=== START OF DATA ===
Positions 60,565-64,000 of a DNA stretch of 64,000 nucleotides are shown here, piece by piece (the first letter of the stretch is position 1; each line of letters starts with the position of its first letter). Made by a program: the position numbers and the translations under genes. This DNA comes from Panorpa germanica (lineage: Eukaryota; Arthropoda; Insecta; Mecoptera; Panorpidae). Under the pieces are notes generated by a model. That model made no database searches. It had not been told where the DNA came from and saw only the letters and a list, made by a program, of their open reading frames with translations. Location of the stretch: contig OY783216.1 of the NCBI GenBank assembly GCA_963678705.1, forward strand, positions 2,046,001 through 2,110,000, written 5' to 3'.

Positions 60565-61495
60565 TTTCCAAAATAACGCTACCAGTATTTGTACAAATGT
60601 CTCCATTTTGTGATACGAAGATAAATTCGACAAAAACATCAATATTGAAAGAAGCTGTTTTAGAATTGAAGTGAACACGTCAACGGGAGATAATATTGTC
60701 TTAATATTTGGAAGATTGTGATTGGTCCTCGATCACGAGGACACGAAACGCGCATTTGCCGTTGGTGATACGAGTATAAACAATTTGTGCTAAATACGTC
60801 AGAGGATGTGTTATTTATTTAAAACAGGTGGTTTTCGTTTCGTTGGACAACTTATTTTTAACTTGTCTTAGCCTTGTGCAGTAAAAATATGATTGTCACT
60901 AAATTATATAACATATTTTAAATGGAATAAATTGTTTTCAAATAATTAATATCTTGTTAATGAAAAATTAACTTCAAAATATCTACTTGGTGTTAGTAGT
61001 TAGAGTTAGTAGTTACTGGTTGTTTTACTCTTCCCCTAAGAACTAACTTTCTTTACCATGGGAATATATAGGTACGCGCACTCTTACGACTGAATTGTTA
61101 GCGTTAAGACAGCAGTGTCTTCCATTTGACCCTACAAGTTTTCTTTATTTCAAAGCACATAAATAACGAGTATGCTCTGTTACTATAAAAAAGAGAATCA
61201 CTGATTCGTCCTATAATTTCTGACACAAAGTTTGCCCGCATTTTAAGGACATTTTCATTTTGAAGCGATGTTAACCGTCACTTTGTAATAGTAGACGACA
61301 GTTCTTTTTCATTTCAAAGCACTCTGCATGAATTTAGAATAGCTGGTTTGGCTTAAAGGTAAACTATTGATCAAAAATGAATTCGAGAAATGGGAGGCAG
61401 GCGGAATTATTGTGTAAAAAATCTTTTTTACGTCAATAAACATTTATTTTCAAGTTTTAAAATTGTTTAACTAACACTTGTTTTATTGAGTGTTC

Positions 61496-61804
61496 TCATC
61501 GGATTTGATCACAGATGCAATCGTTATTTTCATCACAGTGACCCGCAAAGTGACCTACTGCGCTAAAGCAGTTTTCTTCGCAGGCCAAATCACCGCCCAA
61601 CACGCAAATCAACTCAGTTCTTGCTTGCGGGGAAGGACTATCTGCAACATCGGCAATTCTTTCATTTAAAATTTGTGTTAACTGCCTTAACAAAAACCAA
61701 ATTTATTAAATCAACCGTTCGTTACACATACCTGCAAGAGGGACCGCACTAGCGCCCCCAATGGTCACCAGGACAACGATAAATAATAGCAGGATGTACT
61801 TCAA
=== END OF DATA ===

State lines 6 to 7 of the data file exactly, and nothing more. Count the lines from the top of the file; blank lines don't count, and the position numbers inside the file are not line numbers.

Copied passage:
60801 AGAGGATGTGTTATTTATTTAAAACAGGTGGTTTTCGTTTCGTTGGACAACTTATTTTTAACTTGTCTTAGCCTTGTGCAGTAAAAATATGATTGTCACT
60901 AAATTATATAACATATTTTAAATGGAATAAATTGTTTTCAAATAATTAATATCTTGTTAATGAAAAATTAACTTCAAAATATCTACTTGGTGTTAGTAGT